Your thoughts are NOT the end-product, they’re simply the byproduct of a creative mind. In other words, they’re the waste that must be disposed of properly lest that sludge pollute the environment. Don’t believe me? Just take a bit of time to watch those thoughts oozing by — notice how you feel — take ’em all in too, every last piece of pessimistic excrement.

Sick of the stink yet? Are you ready for some law and order? Then shut that sh*t down! Your goal is pure unadulterated consciousness — experiencing, without thought. Eating an apple? Then just eat an apple. “Hm, it’s an okay apple but I’m wondering…” NOPE. Shut it down — just savor the flavor. Walking down the street? Then just walk down the street. “Huh, I hope that…” NOPE. Walk — no internal talk.

And lastly dear reader, if you don’t actively control the toxicity emanating from your mind, you’re passing the burden onto everyone else. You’re like the guy randomly sh*itting in the sink expecting everyone else to just “deal with it”. If change starts within, your thoughts are ground-zero. So yes, you need to suppress that sh*t.

A Conscious You

Dear Rich, what would a more conscious me look like?

Why dear reader, that’s a very good question indeed. Why bother trying to attain a state of constant presence if there isn’t any benefit? Well in fact, there IS a plus side to being-in-the-now.

For starters, do you know all that negative rumination that tends to ruin your day? Gone. You’ll have a clear head and a clean conscience. Instead of arguing with yourself and everyone else, instead of feeling guilty and shameful, instead of forecasting the most dire consequences possible — you’ll be free. You’ll no longer be a prisoner within your own mind.

Do you know all those worries you have? Gone. What’s going to happen in the future? Who cares — not you, that’s who! You’ll be too busy engaging in the present to give any energy to false prophesies. What’ll happen five years from now? One year from now? Even five MINUTES from now? WHO CARES!

Oh boy, and did I mention the pure bliss?! Why, when you’re livin’ in the right-now you’ll be feelin’ the full joy of this moment every second of the day! It’ll be euphoric even! Just picture it, there you are, fully engaged in the activities comprising existence, and your consciousness is experiencing everything with full focused attention!

Makes ya wonder why you’re not doing it already. Well sir, no time like the present — ha! And lucky for you, the-now is literally happening right-now. Simply shut that thinking-stuff down and begin. If you believe it’s gonna take some time to put that baby to bed, you best start the work immediately — because the sooner you begin a thought-free life, the happier you’ll be.

And I hear ya, you’re thinkin: “Rich, that sure sounds good an’ all, but I’m havin a hard time swallowin what you’re sellin”. Well friend, all that skepticism is just your thoughts talkin — the precise part we’re tryin to get rid of! ‘Course it’s gonna fight back! But that’s no pal of yours, heck, your thoughts have been outright torturing you your entire life! Makin up all that scary stuff that never happened, humiliating you, frustrating you — doin whatever it could for no reason in particular.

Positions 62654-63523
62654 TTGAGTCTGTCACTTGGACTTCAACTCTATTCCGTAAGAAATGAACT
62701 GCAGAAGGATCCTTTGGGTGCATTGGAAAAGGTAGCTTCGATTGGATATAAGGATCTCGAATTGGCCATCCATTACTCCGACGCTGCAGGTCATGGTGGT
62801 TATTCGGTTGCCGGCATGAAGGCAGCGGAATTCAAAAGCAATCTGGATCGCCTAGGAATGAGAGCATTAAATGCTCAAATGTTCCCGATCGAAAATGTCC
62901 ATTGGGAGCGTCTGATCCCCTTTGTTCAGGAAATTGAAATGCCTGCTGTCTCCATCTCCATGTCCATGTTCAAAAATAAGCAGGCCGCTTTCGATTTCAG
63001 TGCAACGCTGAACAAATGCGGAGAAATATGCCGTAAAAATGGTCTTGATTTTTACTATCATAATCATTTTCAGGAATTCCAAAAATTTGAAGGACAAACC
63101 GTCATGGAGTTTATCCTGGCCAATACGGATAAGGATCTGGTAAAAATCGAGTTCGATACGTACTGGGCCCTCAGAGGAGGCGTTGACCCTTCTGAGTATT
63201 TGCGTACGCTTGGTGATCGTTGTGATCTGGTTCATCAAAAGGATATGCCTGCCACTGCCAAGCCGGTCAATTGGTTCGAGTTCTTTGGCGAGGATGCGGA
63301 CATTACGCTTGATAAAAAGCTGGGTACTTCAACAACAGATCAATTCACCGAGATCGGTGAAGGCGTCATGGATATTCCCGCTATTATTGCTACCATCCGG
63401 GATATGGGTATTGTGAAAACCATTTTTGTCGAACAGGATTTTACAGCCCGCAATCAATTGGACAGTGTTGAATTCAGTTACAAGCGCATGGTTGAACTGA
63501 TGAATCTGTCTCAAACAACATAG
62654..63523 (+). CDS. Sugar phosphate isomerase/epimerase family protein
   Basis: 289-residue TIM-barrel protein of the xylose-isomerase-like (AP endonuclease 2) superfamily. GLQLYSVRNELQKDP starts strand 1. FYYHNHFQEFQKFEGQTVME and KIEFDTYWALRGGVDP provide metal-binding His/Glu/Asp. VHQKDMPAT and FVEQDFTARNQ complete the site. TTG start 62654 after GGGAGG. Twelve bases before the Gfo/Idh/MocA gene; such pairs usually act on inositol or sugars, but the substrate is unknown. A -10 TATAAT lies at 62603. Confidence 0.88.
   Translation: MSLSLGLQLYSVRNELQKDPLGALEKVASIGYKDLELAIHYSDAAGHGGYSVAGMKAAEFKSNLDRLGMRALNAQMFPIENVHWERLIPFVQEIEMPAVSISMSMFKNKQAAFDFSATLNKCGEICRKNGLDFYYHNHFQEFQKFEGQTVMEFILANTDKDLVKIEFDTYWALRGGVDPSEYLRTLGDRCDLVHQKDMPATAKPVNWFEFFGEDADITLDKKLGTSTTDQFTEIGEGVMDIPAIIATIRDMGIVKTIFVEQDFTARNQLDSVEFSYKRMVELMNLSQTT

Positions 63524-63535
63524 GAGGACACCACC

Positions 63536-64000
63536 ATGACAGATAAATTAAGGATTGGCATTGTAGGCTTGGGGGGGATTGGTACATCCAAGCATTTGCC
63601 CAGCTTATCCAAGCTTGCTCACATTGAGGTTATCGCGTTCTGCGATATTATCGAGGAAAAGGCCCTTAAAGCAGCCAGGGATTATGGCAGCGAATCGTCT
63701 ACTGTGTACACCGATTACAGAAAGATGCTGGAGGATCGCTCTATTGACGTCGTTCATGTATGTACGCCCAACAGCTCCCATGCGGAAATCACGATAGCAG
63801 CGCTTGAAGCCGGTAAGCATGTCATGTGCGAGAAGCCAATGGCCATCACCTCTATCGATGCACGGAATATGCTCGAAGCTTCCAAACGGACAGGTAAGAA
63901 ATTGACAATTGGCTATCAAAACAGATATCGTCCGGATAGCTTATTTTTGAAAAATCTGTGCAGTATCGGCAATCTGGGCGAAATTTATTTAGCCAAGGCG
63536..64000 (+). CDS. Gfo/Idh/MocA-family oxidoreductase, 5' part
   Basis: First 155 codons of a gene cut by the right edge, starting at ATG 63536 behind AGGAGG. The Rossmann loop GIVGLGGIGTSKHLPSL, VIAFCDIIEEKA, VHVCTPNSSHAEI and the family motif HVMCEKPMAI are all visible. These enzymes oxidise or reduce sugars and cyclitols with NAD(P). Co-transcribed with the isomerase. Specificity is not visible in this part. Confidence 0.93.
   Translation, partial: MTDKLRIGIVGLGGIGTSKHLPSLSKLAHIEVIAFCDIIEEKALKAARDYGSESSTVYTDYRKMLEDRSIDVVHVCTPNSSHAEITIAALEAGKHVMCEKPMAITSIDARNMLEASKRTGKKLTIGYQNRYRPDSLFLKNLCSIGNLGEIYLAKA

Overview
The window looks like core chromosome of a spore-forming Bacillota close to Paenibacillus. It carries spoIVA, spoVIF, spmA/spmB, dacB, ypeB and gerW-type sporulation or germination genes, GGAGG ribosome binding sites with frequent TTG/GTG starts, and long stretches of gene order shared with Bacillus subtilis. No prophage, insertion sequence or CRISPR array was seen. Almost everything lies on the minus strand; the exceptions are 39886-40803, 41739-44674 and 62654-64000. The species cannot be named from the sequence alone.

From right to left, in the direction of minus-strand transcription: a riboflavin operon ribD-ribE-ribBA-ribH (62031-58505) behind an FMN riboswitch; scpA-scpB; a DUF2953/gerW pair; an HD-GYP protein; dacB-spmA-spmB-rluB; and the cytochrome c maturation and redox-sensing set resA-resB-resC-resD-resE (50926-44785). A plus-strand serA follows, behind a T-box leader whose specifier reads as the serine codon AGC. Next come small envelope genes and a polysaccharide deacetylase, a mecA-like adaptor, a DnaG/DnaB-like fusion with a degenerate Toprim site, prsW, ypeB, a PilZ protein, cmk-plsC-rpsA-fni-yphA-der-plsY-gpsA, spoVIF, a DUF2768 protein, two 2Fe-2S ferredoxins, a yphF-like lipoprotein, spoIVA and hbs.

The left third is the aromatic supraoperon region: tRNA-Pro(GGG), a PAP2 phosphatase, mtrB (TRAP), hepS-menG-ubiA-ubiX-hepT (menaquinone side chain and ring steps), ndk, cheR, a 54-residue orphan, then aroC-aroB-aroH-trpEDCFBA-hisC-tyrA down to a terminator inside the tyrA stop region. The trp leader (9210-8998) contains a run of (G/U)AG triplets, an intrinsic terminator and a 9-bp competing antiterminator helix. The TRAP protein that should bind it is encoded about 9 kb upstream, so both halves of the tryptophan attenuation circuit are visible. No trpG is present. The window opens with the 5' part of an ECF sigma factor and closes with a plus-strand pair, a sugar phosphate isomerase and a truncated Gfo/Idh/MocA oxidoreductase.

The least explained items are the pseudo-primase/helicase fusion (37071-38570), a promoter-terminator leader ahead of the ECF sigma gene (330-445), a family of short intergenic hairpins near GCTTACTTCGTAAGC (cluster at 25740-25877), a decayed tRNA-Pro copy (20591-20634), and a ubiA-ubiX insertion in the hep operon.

But now it’s time for your consciousness to get its due — a thought-free turn at life. An uninterrupted experience, living without the constant commentary. Why it’ll be the life you always knew you should be livin ‘cept there was somethin holdin you back. And you’ve finally found the culprit! Those dirty good for nothin thoughts. Well say goodbye baby, ’cause you’re consciousness-realized now!

Extracting the Marrow

I was re-watching the movie Groundhog Day (1993), and since my current interest deals with living-in-the-now, I noticed that particular theme in the movie. Despite the day constantly repeating, Phil was eventually able to enjoy everyday by living in the present. When the past and future no longer mattered, sucking the marrow out of right-now became the only option.

When he clung to the legacy of his past, Phil tried to use people for short-term gain — ultimately leading to boredom when there was nothing left to attain. And when he was feeling trapped by a futureless path, Phil couldn’t enjoy the physical world anymore and eventually sunk into suicidal despair.

But by shedding the past and future, focusing only on the instant he was experiencing, Phil was able to find the fun. Despite constant repetition and guaranteed predictability, Phil extracted enjoyment from wherever he could. Within infinity, I don’t believe constant improvement is the point — the point was to develop a means to enjoy the moment.

And once he was able to appreciate the present, there was nothing holding back happiness. Even if he had sat in a park feeding pigeons, I think his loop would’ve ended — it was more about the mindset rather than good-deeds. Because again, within eternity, self-improvement and knocking-off the rough-edges can only go-on for so long until you become a polished sphere.